Fecha Publicación: 01/03/2005
Área temática: Personalidad, Trastornos de la Personalidad .
Tipo de trabajo: Conferencia
The Eating Disorders Service based at the Royal Free hospital in London was established in the 1960s by Professor Gerald russell and is known as the russell Unit. Over the past 8 years it has developed a community-based service for a part of North West London currently comprising some 800000 people.
Conditions treated are anorexia nervosa, bulimia nervosa, binge eating disorder and atypical eating disorders. The team includes personnel from the following professions: Nursing, psychiatry, psychology, family therapy, dietetics, art therapy and massage therapy in addition to administrative staff, a service manager and a clinical lead consultant. The team receives 250-300 referrals per year and provides outpatient, day patient, outreach and liaison.
Palabras clave: Day care
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Day care as part of a comprehensive approach to treatment of eating disorders: The Royal Free Experience.
Consultant Psychiatrist in Eating Disorders
Camden and Islington Mental Health and Social Care Trust
Royal Free hospital, London NW3 2QG
The Eating Disorders Service based at the Royal Free hospital in London was established in the 1960s by Professor Gerald russell and is known as the russell Unit. Over the past 8 years it has developed a community-based service for a part of North West London currently comprising some 800000 people. Conditions treated are anorexia nervosa, bulimia nervosa, binge eating disorder and atypical eating disorders. The team includes personnel from the following professions: Nursing, psychiatry, psychology, family therapy, dietetics, art therapy and massage therapy in addition to administrative staff, a service manager and a clinical lead consultant. The team receives 250-300 referrals per year and provides outpatient, day patient, outreach and liaison.
This occurs on Tuesday morning from 10am to 1pm and involves the consultant psychiatrist, four or more team members who assess new patients, and the outpatients coordinator who records decisions and ensures they are followed through. At 10am each new patient meets for one hour with a team member who could be any member of the team, or one of the students attached to the team. Prior to this meeting the patient has completed a questionnaire sent by post, and this provides a basic level of information. During the interview, staff follow a checklist developed in the unit. At 11am the patient is left to complete a set of standardized questionnaires to measure symptoms of eating disorder, bulimia and depression. From 11am to 12pm each new patient (generally up to 4 in number) is described by the team member and discussed with other members of the team. At 12pm the patient is invited in and has a brief (15 minutes) interview with the consultant during which the diagnosis is confirmed and clarified, treatment options are described and decisions on treatment are made. Patients are aware in advance of the structure of the assessment procedure and sign a consent form permitting the assessment to take place. After the meeting an assessment letter is written by the team member including diagnosis, BMI and treatment followed by history and mental state. This is reviewed and signed by the consultant, and, if requested, a copy is sent to the patient.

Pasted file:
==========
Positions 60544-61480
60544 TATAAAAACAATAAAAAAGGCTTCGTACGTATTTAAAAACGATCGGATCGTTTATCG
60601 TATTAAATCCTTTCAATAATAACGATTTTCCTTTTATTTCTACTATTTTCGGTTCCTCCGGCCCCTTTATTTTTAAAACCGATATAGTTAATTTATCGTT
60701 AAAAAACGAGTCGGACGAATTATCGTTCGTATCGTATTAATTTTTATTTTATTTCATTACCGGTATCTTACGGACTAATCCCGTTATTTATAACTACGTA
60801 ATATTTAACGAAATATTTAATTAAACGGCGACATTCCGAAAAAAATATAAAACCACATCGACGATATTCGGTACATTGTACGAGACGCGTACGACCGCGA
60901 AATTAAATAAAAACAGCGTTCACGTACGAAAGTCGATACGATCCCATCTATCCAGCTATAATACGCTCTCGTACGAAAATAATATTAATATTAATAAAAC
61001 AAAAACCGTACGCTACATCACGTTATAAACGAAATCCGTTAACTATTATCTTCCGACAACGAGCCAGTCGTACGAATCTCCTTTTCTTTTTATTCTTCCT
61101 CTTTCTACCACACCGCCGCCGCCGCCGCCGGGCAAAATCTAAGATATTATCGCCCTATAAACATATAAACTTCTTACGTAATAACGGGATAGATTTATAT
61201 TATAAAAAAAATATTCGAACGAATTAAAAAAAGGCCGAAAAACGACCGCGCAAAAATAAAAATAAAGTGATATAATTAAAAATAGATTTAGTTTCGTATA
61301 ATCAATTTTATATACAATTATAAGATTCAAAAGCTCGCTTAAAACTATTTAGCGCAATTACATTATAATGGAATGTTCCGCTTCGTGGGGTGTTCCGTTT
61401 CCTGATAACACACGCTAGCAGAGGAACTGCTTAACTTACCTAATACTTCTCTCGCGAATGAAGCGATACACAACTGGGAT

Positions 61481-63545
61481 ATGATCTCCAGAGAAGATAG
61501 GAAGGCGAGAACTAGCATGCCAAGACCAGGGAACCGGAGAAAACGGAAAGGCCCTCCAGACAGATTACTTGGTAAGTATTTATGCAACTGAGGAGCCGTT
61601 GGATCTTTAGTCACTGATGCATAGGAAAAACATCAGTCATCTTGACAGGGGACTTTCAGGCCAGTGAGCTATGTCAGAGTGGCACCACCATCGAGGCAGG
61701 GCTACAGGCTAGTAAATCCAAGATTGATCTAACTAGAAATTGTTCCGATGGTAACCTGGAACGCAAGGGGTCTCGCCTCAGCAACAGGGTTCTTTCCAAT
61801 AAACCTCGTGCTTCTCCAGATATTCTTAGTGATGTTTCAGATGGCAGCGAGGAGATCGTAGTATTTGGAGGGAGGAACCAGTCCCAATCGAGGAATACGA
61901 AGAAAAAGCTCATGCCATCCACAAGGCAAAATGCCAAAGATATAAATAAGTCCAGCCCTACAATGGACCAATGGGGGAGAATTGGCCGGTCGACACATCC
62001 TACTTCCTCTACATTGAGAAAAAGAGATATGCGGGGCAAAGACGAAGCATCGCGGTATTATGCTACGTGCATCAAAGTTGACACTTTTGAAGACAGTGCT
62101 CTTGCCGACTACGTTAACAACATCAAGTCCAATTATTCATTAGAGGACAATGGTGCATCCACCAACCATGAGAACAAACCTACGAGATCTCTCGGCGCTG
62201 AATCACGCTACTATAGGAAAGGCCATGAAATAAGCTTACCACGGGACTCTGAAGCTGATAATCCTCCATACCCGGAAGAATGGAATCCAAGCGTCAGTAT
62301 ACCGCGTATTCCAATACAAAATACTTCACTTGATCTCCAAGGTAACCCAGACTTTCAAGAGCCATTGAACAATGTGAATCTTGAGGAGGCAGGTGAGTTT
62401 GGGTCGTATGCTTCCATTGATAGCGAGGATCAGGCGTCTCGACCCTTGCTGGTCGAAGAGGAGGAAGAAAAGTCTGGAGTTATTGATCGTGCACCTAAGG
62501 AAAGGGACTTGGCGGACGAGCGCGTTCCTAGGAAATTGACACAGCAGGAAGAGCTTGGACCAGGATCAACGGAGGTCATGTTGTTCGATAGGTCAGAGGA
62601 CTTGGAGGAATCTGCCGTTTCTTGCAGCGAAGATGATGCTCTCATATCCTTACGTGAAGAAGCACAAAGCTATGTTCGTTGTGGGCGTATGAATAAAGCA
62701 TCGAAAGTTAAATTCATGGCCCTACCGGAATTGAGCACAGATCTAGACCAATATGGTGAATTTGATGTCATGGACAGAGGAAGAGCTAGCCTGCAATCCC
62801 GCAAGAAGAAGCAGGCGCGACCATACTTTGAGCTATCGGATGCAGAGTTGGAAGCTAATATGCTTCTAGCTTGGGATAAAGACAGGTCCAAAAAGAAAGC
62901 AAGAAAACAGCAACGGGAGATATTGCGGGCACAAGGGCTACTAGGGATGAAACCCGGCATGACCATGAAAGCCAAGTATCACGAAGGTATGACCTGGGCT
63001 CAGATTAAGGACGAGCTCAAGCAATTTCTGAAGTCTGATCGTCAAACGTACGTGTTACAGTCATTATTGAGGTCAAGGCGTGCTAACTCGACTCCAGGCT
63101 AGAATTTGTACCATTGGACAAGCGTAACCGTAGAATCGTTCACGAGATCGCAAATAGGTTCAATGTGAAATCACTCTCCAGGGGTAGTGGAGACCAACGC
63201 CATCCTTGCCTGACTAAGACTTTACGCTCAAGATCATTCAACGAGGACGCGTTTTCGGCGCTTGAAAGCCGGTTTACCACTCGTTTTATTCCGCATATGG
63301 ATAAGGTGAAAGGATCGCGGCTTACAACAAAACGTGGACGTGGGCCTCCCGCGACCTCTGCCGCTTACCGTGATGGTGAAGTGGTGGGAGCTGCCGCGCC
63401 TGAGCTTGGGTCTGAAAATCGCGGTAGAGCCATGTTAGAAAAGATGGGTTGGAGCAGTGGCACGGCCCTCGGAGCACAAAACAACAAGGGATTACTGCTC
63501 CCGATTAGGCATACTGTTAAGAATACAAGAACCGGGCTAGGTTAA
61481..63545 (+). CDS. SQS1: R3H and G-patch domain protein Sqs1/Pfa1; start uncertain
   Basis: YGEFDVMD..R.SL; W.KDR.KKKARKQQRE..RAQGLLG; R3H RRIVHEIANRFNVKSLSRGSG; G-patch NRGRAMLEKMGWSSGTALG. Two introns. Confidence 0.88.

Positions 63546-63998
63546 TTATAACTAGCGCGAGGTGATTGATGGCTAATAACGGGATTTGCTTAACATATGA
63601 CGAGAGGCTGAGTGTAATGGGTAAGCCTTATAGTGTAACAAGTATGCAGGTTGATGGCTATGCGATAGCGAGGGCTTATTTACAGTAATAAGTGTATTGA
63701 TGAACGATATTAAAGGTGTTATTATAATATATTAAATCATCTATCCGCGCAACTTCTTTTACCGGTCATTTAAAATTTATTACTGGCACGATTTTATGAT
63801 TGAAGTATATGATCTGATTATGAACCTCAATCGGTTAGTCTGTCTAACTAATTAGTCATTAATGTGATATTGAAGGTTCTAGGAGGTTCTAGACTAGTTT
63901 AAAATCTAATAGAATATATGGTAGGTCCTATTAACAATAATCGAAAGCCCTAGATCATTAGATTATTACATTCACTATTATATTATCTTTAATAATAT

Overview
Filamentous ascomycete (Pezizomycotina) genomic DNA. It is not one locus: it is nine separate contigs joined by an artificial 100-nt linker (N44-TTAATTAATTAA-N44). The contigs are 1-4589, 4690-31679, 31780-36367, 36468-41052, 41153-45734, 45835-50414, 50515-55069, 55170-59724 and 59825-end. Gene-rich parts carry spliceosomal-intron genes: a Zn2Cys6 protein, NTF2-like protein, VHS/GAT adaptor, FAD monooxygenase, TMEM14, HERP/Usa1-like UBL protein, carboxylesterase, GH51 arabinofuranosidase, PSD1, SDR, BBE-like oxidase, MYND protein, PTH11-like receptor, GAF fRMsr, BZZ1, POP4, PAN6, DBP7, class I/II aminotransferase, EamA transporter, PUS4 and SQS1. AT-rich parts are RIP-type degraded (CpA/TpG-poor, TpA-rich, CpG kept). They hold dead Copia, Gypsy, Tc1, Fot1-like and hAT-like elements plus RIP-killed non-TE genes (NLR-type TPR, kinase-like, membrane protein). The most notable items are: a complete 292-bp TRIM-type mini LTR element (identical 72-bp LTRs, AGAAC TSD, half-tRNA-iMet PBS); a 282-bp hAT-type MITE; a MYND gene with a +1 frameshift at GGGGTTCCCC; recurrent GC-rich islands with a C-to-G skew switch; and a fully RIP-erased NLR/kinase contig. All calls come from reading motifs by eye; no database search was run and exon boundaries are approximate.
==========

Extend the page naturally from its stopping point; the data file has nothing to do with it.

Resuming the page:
This occurs on Wednesday morning between 9am and 12pm. In the first hour the whole team discusses the “Current Concern List”. This comprises any patient giving rise to concern as well as all new patients seen during the previous week. In this meeting referrals are made between team members, at risk patients are identified and management plans developed. The meeting is chaired by a team member, rotating each week. After refreshments at 10am, all day patients are discussed and half the day patients are seen for review.
A proportion of referrals cannot be dealt with by inviting the patient to attend on a Tuesday morning. Some are in hospital in medical or psychiatric wards, others are severely and acutely ill, a third group are being treated primarily by other teams, such as psychiatric community services, diabetic services, and renal teams. Lastly, some patients find it very difficult to attend hospital, as a result of, for example, agoraphobia or chronic fatigue.
Team members meet with the relevant teams and assess the patient, either at home or in another treatment location, bringing back information to the Wednesday morning team meeting for review and advice.
The majority of patients seen in the assessment clinic are offered individual therapy, which may be cognitive-behavioural, supportive or psychodynamic. A proportion are offered family therapy and those with bulimia nervosa or binge eating disorder are offered a CBT Group. Families are also invited to attend a monthly family support group and regular multi-family groups are organised. In addition, patients may be offered massage therapy and specific groups such as assertiveness and body image.
Information is also available to patients about self help groups and books. Team members seeing patients for individual or group therapy receive regular expert supervision and family therapy is live supervised.
Patients referred to the day hospital need to satisfy a number of criteria. They need to have good motivation, not to be in a grave physical state (generally BMI is over 14), and are expected to attend the prescribed program and gain weight. Patients attend for five days per week, having three meals and two snacks each day, the level of intake varying with nutritional needs. They attend a programme of group therapy including a psychodynamic open group, art therapy, post meal groups, weekend planning and review groups, relaxation and other groups. They also have a weekly key worker session, and generally see a family therapist.
Physical monitoring in eating disorders
Patients at substantial physical risk are offered intensive physical monitoring. These patients include the following:
1. Rapid weight loss (>1kg per week)
2. BMI under 14